"When I look at the grain, I see the farmer," explains Kevin Adey, chef and owner of Bushwick's new homemade pasta haven Faro. "I'm looking backward, not forward." It's a cryptic message, that is until you see the kinds of raw materials Adey works with on his menu, like the grains he uses to mill his own flour and the half a pig that strolled through the door while he was talking with us. But with his newest dish, Adey is taking the origin story a step further, showcasing wheat in its simplest, most basic form, unadulterated by anything other than water and time.

Most of us are familiar with sprouted wheat as an ingredient in multigrain breads from health food stores, but when baked into a loaf, it's difficult to discern the subtly sweet, nutty characteristics of the small seedling that will eventually grow into wheat. "How do I not destroy this so we can really enjoy it?" Adey questioned, then answered his own query by explaining the basis of a forthcoming dish on the menu at Faro: Three Stages of Wheat Panzanella.

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(Ben Miller/Gothamist)

From three plastic containers, Adey shows us the stages, from mostly raw to iterations that have been soaking in water for a couple of days. For the salad, Adey will top fresh heirloom tomatoes with an onion pudding and minced cucumber then each of the three wheat stages laid out in a wheel around the plate. The sprouted wheat stands in for the traditional hunks of stale bread from which the salad gets its name. "If you're gonna care about growing wheat and where it's from, you should let people see it," he explains.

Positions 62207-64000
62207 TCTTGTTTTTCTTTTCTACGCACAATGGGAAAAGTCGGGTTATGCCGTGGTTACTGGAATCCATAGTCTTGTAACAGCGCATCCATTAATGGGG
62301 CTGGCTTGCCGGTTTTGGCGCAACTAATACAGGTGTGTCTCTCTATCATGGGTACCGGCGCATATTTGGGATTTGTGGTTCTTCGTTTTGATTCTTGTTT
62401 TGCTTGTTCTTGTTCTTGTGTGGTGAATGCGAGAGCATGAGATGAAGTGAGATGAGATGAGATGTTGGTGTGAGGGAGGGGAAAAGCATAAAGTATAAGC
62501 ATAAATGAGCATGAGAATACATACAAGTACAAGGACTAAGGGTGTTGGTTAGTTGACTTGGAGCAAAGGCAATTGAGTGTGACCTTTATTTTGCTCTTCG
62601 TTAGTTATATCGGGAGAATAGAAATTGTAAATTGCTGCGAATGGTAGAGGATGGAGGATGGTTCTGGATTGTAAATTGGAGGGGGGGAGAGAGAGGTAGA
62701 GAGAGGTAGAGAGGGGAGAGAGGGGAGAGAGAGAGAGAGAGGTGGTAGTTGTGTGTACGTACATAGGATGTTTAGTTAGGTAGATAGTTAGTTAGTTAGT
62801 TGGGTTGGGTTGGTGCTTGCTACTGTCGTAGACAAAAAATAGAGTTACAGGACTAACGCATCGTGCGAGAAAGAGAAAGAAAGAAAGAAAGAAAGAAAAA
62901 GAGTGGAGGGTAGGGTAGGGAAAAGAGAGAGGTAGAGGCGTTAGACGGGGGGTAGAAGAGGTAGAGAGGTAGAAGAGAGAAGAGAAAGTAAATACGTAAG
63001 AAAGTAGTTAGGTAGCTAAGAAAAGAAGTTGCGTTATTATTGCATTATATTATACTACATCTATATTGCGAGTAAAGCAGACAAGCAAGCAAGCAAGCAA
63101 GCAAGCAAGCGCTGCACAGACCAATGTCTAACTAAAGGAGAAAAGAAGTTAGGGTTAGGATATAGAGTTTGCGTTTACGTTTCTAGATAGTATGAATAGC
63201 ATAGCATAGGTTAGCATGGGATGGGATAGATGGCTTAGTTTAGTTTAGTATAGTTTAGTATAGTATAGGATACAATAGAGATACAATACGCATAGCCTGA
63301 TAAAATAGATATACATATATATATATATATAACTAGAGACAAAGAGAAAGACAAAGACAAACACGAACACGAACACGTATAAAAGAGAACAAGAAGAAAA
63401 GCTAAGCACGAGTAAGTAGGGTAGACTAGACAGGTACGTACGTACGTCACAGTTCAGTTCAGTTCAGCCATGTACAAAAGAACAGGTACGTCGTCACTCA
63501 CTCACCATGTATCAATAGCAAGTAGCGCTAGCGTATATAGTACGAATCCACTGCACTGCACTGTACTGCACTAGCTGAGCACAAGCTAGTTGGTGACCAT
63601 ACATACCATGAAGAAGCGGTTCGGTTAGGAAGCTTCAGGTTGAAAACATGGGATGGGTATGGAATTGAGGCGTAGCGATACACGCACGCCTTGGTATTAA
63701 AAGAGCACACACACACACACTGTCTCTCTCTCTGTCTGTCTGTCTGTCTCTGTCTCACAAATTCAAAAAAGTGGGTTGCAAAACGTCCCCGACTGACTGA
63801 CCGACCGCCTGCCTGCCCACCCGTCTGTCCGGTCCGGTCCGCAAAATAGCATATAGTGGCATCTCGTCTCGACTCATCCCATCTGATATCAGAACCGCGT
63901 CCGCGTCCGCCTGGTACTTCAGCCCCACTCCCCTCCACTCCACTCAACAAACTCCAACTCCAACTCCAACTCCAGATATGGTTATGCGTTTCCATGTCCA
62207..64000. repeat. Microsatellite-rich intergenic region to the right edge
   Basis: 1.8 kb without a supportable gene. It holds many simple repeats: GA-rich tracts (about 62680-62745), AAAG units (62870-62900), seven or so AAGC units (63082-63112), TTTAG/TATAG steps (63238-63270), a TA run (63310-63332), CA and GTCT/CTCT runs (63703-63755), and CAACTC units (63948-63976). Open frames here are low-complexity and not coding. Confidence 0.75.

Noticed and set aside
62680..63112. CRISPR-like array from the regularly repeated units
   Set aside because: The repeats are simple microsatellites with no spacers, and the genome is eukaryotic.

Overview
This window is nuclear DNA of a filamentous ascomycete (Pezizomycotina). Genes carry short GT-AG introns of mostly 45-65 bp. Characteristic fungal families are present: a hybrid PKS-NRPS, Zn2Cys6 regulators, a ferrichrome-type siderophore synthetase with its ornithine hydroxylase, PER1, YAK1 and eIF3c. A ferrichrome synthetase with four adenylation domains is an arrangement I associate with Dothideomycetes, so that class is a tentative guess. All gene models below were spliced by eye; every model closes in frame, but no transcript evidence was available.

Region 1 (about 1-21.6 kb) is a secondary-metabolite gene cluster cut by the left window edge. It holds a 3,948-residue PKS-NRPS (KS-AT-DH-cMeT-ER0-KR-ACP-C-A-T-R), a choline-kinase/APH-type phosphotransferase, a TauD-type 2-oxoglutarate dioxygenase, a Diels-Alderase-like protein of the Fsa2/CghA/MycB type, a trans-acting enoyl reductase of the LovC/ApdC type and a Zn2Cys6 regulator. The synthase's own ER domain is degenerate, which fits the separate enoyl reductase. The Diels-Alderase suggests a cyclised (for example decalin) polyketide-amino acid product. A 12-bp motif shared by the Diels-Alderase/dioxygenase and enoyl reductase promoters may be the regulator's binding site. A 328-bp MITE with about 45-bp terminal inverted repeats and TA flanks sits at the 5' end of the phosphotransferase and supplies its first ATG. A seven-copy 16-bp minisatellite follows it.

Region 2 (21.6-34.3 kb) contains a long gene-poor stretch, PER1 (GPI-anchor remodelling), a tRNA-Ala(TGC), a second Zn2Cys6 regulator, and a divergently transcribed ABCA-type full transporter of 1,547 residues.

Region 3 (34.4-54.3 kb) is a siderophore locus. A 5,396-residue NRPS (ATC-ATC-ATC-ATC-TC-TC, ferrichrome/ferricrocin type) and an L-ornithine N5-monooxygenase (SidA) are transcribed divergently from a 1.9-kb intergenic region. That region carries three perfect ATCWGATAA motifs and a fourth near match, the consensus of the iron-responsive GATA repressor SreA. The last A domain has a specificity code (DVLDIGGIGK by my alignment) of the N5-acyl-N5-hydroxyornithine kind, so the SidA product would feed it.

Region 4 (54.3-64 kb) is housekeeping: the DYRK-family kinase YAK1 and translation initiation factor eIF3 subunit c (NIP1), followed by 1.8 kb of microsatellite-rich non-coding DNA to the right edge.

These days, there are plenty of chef's applying a nose-to-tail principal, one that Adey is familiar with from his time at Northeast Kingdom, but he insists the organic, sustainable ethos isn't one he wants to shove down anybody's throat. "When people see the menu, I want them to see food," he explains. "I'd rather have someone say, 'This tastes great' beyond just saying, 'This is organic.'"

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(Ben Miller/Gothamist)

And it does taste great, especially the chef's manipulation of flours to create special pastas that are made at the restaurant daily. Of those, there's a grano arso—literally burnt grain—that's heavily toasted in the oven then mixed with untoasted grains and made into rigatoni. The smokey pasta gets an earth-flavored overload with morel mushroosm, charred spring onions and rosemary, as comforting a woodland dish as one can imagine.

Then there's the bolognese, which wraps itself around tagliatelle pasta that's the toothsome, platonic ideal of al dente. Pork shoulder gets browned "like the crusty part of a burger" in a frying pan, then gets mixed with vegetables, red wine, milk, cream, parmesan rind and parsley for an absurdly decadent yet refined take on the classic sauce. It's proof that all parties—from the pig to the grains to the herbs—died for a good cause.

With Ben Miller